How Children Succeed
This book focuses on a simple question: “what are the skills that children need to be successful, particularly in college?”
Tough summarizes the best current research in Education, Cognitive Development, Developmental Psychology and Youth Development. The conclusion of the research was unexpected and remarkable and is as follows:
We, as a society, have placed too much emphasis on the “cognitive theory” that holds that success in college is a function of IQ, academic skills and SAT scores. These measurements have some relationship to collegiate success, but not as much as certain “non-cognitive skills”, including grit, self-control, optimism and gratitude. Tough also calls these “character skills”.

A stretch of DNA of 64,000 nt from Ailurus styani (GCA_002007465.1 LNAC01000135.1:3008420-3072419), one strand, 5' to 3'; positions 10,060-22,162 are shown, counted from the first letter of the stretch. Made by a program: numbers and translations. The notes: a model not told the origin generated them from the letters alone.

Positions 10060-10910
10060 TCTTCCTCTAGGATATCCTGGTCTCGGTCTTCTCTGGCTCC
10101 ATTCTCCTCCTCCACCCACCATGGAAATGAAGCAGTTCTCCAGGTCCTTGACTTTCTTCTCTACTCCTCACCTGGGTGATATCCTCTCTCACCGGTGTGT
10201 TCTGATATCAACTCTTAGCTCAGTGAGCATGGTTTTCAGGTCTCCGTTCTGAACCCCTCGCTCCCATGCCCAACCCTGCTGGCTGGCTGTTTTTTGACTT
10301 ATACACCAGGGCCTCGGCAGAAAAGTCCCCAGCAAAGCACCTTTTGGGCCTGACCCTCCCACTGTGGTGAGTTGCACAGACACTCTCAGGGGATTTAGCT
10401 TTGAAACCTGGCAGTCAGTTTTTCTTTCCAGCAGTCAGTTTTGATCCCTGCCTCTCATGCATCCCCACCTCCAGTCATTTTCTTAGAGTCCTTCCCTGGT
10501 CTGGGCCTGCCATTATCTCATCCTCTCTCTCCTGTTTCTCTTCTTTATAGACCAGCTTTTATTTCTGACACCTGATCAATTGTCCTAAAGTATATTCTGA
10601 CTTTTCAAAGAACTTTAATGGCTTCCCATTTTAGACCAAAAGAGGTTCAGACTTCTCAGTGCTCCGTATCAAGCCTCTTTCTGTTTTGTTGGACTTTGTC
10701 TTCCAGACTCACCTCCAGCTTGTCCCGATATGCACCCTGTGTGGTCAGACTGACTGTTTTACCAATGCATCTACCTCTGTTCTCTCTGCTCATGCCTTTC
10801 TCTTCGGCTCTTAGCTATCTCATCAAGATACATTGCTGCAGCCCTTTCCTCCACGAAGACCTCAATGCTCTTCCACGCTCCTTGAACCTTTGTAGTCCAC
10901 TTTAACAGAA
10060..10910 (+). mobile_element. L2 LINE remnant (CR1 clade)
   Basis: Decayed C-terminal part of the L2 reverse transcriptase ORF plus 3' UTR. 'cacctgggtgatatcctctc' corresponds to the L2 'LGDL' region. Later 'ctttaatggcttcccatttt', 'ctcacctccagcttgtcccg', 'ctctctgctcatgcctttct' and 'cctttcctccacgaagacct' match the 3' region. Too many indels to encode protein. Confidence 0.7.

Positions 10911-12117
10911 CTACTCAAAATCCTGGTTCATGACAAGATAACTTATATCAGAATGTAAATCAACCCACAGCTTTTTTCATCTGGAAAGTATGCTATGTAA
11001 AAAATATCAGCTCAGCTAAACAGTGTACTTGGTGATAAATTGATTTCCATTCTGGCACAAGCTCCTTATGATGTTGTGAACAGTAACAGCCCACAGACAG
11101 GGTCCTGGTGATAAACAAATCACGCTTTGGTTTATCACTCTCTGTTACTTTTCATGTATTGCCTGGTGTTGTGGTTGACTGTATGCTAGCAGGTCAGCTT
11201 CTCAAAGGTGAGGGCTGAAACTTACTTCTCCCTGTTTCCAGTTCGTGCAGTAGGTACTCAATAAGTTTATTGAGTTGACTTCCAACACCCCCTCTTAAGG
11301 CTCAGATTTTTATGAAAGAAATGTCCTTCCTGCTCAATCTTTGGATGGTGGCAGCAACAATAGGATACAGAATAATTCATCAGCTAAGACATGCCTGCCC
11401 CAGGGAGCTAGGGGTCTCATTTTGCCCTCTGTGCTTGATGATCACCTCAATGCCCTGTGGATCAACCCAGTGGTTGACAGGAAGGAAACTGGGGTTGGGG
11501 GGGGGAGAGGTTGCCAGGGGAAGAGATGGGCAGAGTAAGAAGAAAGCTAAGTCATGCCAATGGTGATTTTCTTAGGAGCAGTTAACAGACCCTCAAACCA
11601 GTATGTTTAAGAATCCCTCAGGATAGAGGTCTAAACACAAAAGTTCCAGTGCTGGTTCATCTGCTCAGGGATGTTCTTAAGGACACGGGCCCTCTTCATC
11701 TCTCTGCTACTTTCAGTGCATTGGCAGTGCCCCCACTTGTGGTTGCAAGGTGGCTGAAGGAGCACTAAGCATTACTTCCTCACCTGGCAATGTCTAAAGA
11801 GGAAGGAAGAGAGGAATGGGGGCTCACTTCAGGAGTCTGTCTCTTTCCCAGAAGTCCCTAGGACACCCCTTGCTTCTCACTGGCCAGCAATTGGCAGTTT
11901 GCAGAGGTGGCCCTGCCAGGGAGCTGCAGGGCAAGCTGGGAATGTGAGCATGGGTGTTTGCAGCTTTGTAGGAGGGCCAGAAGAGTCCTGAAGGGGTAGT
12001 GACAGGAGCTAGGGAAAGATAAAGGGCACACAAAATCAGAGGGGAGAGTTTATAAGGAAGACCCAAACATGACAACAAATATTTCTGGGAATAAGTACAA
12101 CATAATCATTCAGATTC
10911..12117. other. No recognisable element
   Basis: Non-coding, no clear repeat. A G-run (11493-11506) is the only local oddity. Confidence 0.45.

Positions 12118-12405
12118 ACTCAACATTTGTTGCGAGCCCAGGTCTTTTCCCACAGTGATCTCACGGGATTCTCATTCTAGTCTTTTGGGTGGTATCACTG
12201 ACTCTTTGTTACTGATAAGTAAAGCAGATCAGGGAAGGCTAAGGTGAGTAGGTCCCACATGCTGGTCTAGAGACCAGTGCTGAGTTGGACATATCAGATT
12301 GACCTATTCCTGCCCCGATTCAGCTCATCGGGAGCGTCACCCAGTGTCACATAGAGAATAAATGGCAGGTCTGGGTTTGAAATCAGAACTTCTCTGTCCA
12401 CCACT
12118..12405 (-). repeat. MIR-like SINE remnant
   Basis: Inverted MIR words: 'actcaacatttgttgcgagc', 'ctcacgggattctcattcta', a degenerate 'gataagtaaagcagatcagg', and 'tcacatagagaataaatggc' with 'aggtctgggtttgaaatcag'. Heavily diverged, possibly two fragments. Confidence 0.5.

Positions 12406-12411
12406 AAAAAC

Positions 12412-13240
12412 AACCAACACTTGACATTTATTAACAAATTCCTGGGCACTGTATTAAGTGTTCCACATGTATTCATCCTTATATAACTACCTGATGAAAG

In short, a student with self-control, grit and optimism is more likely to graduate from college than a student with high IQ or top SAT scores.
The research is essentially indisputable and leads us to a tricky question: if these are the most important skills, then how do we foster them in our children?
The good news is that these “character skills” are, in fact, skills and not inherited attributes. Children can develop grit, learn self-control and cultivate optimism.